• be unpowered



In the image below you can see this in action. The redstone block on the left gives off a strong signal, lighting up the adjacent lamp. But the lamp diagonal to the redstone block and the one next to that remain unpowered. Over on the right, a redstone wire has been placed on the middle lamp, allowing it to carry the strong signal from the redstone block and light the lamp next to it.





Pistons get powered the exact same way!





Of course, Redstone engineers from PC / Mac may note something missing here: something our community calls quasi-connectivity!



Whats quasi-connectivity? In a sense, its a bug. But its one thats become so useful to crafters that its become a feature! In the PC edition of Minecraft, pistons can receive redstone power from a distance of two blocks when they are placed in a very specific diagonal position, rather than from a block right next to it. But blocks only get updated when something affects adjacent blocks. It means that you can power a piston and then remove the power without the piston detecting it! It puts the piston in this state where it actually needs to be deactivated, but doesnt know yet. Clever minecrafters exploit that to build elaborate trigger mechanisms known as Block Update Detectors: when something happens to a block next to a piston - like a block being placed or destroyed, gravel falling, fire igniting, rails re-orientating or even cake being eaten - the piston will wake up, notice that it isnt powered any more, retract and trigger something else.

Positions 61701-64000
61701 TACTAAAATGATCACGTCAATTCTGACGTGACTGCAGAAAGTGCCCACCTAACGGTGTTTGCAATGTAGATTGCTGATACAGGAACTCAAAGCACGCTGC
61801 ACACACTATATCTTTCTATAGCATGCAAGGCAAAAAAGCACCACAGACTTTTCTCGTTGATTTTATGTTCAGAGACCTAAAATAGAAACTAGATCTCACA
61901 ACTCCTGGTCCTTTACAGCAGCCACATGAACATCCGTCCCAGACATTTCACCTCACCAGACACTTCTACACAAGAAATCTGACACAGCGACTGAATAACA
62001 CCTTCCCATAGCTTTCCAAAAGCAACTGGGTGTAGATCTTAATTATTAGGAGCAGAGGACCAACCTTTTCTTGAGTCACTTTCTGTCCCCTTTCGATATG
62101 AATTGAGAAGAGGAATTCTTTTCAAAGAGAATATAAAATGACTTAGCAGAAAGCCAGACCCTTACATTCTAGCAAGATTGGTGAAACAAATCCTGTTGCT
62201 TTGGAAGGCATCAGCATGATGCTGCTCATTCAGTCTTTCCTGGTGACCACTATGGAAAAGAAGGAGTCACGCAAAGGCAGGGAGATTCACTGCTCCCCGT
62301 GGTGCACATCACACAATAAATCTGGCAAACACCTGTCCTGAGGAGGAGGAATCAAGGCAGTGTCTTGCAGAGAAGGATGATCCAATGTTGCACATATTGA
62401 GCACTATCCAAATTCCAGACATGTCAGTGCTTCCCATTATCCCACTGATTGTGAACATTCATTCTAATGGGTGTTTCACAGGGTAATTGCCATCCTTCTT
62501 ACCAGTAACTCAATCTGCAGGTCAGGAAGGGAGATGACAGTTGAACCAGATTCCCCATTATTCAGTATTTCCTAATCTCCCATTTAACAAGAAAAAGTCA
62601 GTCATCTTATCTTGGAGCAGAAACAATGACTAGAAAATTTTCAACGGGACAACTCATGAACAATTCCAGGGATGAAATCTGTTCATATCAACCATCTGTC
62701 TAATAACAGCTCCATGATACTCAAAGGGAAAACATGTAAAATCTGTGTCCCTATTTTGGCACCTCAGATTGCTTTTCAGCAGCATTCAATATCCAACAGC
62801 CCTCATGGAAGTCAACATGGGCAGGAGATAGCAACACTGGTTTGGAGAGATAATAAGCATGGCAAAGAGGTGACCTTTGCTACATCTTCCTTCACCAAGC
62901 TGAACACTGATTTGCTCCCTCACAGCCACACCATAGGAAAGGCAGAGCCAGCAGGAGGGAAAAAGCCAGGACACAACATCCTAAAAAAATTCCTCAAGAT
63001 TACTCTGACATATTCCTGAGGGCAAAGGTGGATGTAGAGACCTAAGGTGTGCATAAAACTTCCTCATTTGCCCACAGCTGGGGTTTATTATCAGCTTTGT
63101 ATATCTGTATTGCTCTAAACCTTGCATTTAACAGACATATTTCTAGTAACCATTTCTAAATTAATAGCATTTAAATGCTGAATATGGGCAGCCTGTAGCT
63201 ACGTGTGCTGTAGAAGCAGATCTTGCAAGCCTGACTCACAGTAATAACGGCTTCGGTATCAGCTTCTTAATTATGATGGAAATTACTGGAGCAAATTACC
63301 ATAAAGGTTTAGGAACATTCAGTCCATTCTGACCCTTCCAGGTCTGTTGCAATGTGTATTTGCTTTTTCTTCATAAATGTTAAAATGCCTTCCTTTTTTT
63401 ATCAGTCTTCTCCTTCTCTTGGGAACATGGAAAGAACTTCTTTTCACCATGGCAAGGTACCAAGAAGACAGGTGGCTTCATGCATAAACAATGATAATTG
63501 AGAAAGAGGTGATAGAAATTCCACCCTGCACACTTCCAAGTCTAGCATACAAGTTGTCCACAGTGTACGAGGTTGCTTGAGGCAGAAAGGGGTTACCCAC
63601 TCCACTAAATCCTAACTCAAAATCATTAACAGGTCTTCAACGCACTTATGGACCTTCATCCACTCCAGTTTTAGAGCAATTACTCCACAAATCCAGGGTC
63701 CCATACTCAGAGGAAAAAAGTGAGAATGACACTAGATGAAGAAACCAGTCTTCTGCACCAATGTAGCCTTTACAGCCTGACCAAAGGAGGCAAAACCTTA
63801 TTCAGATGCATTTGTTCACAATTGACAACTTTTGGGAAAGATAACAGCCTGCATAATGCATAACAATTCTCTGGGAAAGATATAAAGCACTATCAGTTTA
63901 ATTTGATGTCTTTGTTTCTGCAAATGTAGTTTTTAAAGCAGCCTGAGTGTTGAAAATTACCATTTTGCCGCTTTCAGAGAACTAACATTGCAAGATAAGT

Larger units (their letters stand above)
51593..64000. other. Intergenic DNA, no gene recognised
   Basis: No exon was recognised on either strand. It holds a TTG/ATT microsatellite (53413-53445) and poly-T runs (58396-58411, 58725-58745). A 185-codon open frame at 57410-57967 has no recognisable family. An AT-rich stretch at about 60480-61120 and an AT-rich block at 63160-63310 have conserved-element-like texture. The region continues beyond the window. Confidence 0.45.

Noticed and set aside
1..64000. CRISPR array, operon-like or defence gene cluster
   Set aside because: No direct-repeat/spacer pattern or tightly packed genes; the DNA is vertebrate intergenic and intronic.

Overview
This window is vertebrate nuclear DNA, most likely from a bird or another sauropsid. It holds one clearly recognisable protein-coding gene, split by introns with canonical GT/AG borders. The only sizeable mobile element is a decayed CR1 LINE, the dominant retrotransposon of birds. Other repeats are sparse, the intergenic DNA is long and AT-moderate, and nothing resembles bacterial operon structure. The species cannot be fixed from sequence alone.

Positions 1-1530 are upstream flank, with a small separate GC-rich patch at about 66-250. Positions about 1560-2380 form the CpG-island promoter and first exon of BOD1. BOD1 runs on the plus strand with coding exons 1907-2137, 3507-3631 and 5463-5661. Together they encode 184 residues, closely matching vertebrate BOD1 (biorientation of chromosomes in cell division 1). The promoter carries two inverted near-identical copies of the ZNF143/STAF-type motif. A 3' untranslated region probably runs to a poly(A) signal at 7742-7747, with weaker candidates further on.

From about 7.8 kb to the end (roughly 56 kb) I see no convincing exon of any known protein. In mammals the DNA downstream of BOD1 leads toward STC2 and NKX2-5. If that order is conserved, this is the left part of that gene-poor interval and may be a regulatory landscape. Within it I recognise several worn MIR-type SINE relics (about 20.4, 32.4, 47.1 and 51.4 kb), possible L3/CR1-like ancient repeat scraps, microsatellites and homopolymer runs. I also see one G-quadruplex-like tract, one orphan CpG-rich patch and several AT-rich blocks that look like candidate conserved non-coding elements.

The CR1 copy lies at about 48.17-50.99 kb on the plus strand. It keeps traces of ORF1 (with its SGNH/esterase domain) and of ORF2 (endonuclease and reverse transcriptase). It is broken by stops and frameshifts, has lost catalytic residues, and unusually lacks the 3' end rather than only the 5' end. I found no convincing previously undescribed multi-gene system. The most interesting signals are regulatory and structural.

We never really intended this - but the community quickly showed us its potential, using it to build automatic farming contraptions, flying machines and so much more.



When remaking Minecraft for Pocket, we had to rethink how redstone works: we decided itd make more sense to remove the bug - or, rather, never put it in - but offer an alternative, official way to achieve the same result. And so weve introduced the Observer block. It checks for changes in the environment and, if triggered, switches between emitting a strong signal and an unpowered state - but without relying on a bug to do so.





Weve tested this with lots and lots of different builds, and we cant wait to see what you lot do with it. Weve also added some other cool stuff: pistons can now push chests and many other things!



Were not done yet, either! Well continue listening to what you folks have to say and refine redstone accordingly. PC crafters can rest easy, too: we arent planning to remove quasi-connectivity from that version. But stay tuned for other exciting developments there, too!



Cheerio!



Marsh - @marshdavies

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5 Vanilla Things You Might Not Have Seen

[ Aug 25, 2016, 7:03 pm ]
    Even today, there remain a large number of semi- or even undiscovered gems inside Minecraft. It was years after being included that anyone realized the "Minceraft" easter egg existed, a.. Show More


 


 


Even today, there remain a large number of semi- or even undiscovered gems inside Minecraft. It was years after being included that anyone realized the "Minceraft" easter egg existed, as one example.


 


MagmaMusen walks us through 5 similar anomalies - some secret, some not - that many players may not have seen yet. Have you seen these in-game yet?